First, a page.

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Mississippians Reflect On Legacy of William Waller

By Jeffrey Hess | Published 01 Dec 2011 07:10pm | comments
William Waller.

The body of former Mississippi Governor William Waller Senior will lie in state in Jackson tomorrow while people from around Mississippi pay their last respects.  MPB's Jeffrey Hess reports that Waller is often credited with helping Mississippi move past its painful civil rights era struggles.

"We believe that Mississippi is emblematic today of the true American Spirit, where people get together to help each other,"

That's Former Governor William Waller in 1974, welcoming then president Richard Nixon to Mississippi

Born in Oxford in 1926, Waller died this week in Jackson at the age of 85 after a short illness.

Waller first rose to prominence as District Attorney, when he prosecuted Byron De La Beckwith in 1963 for the assassination of Civil Rights Icon Medger Evers.

John Fox, Waller's Assistant DA on the case, says Waller knew the murder demanded justice.

"It was challenging. I don't know if it was the most. It was probably one that had the most fame, or infame, or cause célèbre. We had several trials that were of significance and this was one of them," fox said.

Waller tried the De La Beckwith twice, and two different juries came back hung, which Fox described as a disappointment.

Still, those two case were crucial to the 1994 case that resulted in De La Beckwith's murder conviction.

"There was not any elation, "hurray!" or that sort of thing. It was just like, 'well we tried' and we think it finally came to the proper conclusion," Fox said.

Waller used his time as Governor, 1972-to-1976, to push for racial reconciliation such as vetoing funding for the state Sovereignty Commission, a segregationist institution.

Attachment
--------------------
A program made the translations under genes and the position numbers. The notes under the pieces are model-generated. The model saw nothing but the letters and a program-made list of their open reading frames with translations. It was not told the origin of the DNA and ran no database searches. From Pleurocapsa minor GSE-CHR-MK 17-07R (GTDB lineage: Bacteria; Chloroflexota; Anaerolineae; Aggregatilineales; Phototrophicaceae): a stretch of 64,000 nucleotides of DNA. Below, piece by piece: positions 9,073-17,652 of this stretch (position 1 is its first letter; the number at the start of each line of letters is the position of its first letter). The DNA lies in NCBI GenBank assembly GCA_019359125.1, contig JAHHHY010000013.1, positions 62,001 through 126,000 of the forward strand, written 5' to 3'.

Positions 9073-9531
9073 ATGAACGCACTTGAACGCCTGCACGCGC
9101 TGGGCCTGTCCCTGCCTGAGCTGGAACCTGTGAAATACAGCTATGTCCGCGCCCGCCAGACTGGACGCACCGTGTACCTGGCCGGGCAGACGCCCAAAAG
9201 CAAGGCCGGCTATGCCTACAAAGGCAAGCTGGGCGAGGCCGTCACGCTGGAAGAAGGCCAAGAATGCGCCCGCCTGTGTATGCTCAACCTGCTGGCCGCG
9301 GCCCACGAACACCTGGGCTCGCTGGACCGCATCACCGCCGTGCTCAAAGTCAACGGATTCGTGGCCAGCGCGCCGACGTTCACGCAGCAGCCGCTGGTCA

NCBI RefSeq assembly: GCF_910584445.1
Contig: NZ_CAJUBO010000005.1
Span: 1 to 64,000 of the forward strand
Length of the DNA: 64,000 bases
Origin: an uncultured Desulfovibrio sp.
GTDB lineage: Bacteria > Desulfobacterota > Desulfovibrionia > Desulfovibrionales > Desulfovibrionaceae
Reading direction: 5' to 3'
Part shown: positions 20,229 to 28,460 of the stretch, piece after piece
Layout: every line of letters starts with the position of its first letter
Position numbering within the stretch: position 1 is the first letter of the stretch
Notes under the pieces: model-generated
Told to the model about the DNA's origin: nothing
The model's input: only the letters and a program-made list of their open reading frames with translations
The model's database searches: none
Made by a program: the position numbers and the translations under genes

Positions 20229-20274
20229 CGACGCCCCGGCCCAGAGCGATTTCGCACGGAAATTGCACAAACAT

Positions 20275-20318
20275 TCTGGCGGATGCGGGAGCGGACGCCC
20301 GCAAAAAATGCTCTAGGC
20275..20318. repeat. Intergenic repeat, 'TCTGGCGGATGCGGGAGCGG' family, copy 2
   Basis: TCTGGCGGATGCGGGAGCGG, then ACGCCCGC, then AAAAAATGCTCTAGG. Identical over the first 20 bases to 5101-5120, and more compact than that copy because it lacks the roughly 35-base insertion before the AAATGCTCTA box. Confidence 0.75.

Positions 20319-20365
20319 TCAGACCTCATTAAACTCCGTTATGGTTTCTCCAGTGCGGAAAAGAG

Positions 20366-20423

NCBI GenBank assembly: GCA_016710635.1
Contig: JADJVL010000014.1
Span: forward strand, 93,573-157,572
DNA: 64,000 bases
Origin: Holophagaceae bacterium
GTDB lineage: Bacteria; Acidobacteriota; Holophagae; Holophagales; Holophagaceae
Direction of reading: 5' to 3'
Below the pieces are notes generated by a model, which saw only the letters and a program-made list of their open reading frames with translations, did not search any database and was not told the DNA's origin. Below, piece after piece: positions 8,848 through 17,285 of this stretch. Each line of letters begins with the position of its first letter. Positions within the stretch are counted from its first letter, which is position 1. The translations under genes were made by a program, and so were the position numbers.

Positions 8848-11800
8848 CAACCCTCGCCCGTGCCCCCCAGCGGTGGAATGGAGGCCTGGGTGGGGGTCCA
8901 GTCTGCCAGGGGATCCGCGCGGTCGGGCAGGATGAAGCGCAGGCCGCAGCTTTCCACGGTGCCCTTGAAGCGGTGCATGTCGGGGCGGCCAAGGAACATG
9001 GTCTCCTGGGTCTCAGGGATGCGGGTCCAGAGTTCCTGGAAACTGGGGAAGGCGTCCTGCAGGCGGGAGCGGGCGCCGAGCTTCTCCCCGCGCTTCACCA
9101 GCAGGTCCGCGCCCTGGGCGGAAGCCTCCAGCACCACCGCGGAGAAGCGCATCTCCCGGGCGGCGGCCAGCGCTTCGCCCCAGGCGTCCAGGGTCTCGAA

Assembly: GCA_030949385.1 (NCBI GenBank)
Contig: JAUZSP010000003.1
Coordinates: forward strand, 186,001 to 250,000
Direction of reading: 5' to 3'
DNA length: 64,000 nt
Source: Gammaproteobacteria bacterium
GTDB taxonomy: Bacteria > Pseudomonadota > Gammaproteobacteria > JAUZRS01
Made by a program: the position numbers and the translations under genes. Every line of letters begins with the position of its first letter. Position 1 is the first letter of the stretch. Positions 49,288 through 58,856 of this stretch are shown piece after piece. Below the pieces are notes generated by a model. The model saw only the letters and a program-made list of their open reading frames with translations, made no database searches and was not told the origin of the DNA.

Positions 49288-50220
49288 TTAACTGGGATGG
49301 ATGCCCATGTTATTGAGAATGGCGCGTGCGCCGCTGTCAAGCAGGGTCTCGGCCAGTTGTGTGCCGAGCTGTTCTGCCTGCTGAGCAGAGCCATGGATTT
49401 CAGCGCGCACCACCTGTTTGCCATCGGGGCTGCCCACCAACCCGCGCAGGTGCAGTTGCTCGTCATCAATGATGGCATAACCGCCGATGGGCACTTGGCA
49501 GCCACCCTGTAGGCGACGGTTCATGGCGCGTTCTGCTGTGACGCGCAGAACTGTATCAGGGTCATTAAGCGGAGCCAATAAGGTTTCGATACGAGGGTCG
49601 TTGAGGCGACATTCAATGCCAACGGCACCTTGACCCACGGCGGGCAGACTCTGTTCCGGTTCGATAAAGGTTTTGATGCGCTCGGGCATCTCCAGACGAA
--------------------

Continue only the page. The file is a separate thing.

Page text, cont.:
Former Governor William Winter, who worked closely with Waller, says Waller recognized that Mississippi had to move past segregation.

"We were finding that it was economically damaging to the state. We were having trouble encouraging businesses to come into Mississippi. And the time had come for us to recognize that if we were going to be a viable part of the United States, we were going to have to come to terms in integration," Winter said.

Winter, himself a former segregationist, says Waller was committed and forceful in his opinion, but was able move the state by not inflaming racial animosity.

"The people themselves, I think, were ready to accept that point of view. Many did not like it but the understood the reason behind Governor Waller's thinking and my own thinking. And not doing anything to stir the people's prejudices and biases," Winter said.

Waller also used his power as a Governor to appoint black Mississippians to post that had previously been held by whites.

Jim Rundles was working in radio in the early 1970's when Governor Waller called him and asked him to be an the first black assistant to the Governor.

"It seemed there were a lot of things he wanted to do. And he said 'I'm going to get started by appointing you my assistant, because I am going to need to ask you a lot of questions about what is going on in the black race'," Rundles said.

Rundles, now 86-years old, says Waller also set up a committee to learn more about problems facing black Mississippians.

"And it was comprised of black people from every county in the state. And they met once a month in the capitol on the first level and they discussed with him what was going on in their county in the African-American community. What was good, what was bad, and what needed changing," Rundles said.

Waller also changed the state's higher education system, integrated the highway patrol, and set the foundation for the development of the state's four-lane highway system.

University of Mississippi history professor emeritus David Sansing says Waller's administration signaled the start of the modern era in Mississippi.

"I don't think we have had any other governor in the last 75 years that has changed Mississippi so much, so quickly for the better than Bill Waller," Sansing said.

Waller is survived by his wife of 61-years, four children and 14 grandchildren.

The funeral will be held Saturday at the first Baptist Church in Jackson.





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